Last week, we ate like people in Haiti. I didn’t do much planning for that one, so we basically ate rice, rice and beans or black bean patties and corn cakes… all week. Not so imaginative, but it was really compelling. Here we are given such variety with foods and we forget how fortunate we really are. Eating the same staples day after day really gets to you…
This week, we will be learning about Uganda.
is a landlocked country in East Africa. Uganda is also known as the “Pearl of Africa”. It is bordered on the east by Kenya, on the north by South Sudan, on the west by the Democratic Republic of the Congo, on the southwest by Rwanda, and on the south by Tanzania. The southern part of the country includes a substantial portion of Lake Victoria, which is also shared by Kenya and Tanzania.For decades, Uganda’s economy suffered from devastating economic policies and instability, leaving Uganda as one of the world’s poorest countries. The country has commenced economic reforms and growth has been robust. In 2008, Uganda recorded 7% growth despite the global downturn and regional instability.Uganda is one of the poorest nations in the world, with 37.7 per cent of its population living below the international poverty line of US$1.25 per day in 2009. Despite making enormous progress in reducing the countrywide poverty incidence from 56 per cent of the population in 1992 to 31 per cent in 2005, poverty remains deep-rooted in the country’s rural areas, which are home to more than 85 per cent of Ugandans. Among these poor, women are the poorest.According to the census of 2002, Christians made up about 84% of Uganda’s population. The Roman Catholic Church has the largest number of adherents (41.9%), followed by theAnglican Church of Uganda (35.9%). Evangelical and Pentecostal churches claim the rest of the Christian population. The next most reported religion of Uganda is Islam, with Muslims representing 12% of the population.Ugandan cuisine consists of traditional cooking with English, Arab, Asian and especially Indian influences. Main dishes are usually centered on a sauce or stew of groundnuts, beans or meat.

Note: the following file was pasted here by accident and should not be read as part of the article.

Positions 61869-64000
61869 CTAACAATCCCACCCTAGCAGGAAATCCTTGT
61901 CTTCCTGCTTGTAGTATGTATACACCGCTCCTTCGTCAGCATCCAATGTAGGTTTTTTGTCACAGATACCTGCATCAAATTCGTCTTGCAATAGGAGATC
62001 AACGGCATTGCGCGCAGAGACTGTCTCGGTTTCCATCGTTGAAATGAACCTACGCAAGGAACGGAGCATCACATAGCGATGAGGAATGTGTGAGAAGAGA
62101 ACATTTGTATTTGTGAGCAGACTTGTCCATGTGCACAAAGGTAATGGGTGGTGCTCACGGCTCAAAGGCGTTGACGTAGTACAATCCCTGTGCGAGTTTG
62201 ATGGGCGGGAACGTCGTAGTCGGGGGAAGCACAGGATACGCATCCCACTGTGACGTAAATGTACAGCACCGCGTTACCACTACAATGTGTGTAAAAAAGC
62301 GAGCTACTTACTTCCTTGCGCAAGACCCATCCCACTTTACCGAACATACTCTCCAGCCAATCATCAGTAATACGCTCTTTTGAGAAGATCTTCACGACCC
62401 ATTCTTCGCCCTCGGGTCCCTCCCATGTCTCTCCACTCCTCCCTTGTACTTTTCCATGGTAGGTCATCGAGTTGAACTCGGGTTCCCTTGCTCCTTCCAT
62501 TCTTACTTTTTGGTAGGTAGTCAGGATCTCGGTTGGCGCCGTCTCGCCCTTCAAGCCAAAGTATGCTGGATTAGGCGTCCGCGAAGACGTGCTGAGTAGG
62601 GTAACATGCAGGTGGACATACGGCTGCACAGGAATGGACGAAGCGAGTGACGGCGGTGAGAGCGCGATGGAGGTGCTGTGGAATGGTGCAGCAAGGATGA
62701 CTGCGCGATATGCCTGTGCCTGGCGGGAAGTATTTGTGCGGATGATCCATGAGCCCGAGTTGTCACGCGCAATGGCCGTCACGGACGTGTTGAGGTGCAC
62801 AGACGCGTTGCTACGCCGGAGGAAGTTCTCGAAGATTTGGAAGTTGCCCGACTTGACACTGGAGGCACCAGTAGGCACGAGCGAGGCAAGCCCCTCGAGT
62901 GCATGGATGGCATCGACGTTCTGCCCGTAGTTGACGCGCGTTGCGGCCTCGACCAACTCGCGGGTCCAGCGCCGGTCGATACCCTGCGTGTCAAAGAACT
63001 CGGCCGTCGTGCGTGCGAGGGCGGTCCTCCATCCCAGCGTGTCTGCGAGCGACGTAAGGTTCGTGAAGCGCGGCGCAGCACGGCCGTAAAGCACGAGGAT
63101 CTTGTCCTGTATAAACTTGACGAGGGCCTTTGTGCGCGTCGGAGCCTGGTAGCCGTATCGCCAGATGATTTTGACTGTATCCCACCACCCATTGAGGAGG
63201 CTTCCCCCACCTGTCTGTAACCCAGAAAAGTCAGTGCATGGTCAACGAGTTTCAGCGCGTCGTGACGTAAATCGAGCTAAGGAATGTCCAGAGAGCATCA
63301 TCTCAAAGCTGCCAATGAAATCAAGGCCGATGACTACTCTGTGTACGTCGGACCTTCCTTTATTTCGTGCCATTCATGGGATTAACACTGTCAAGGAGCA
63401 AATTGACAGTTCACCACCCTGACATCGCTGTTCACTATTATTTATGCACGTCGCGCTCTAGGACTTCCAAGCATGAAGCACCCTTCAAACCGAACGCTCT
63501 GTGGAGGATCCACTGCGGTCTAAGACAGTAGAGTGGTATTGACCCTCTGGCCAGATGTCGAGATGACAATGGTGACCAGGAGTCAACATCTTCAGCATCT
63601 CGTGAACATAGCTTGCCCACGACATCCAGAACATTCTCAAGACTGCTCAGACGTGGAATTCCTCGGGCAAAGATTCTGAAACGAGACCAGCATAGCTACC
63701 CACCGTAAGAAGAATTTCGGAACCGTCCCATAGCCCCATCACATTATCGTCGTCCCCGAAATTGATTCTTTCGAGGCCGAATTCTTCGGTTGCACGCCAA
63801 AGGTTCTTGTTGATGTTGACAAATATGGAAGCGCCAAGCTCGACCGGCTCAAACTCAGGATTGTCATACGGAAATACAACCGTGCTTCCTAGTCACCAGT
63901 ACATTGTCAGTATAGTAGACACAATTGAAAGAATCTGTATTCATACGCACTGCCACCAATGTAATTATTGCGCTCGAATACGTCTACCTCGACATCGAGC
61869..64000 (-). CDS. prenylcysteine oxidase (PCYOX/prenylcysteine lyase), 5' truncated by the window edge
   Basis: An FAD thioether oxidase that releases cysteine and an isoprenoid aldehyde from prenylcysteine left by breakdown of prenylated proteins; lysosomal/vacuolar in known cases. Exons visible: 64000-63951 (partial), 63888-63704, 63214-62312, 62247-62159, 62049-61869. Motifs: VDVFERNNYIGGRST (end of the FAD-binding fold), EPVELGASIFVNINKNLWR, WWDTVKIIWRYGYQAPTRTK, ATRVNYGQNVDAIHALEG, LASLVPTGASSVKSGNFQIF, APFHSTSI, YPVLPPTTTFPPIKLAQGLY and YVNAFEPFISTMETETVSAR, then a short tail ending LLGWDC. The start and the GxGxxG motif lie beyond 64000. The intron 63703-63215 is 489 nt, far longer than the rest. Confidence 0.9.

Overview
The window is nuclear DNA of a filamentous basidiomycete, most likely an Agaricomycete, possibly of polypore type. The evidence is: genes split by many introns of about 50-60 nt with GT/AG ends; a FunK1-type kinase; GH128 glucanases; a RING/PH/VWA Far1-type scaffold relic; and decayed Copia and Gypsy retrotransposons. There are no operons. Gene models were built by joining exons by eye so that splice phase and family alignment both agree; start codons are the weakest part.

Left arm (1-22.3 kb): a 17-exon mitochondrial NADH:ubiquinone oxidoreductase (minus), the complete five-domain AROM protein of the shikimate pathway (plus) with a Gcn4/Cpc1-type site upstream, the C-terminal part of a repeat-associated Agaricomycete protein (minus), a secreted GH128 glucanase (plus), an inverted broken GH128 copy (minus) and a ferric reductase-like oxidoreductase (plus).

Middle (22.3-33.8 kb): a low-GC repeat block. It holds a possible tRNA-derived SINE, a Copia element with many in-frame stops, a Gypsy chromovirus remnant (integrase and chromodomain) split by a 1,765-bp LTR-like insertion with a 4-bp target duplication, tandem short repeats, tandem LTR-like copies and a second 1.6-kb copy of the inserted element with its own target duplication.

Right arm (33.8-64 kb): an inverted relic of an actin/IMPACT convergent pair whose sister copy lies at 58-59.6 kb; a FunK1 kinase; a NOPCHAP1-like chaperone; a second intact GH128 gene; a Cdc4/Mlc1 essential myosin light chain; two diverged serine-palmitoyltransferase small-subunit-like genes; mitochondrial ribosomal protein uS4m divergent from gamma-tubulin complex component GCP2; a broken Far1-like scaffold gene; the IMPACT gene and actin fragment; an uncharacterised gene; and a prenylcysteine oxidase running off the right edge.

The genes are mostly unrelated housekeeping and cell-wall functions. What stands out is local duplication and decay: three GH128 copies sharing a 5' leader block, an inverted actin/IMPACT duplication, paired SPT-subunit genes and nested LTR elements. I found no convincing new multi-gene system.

My plan for this week is to make three different Ugandan-styles stews, which we will eat over 2 days. I am planning a Chicken Stew with Plantains, a Groundnut stew with blackened peas and various vegetables and a Beef Matoke Stew.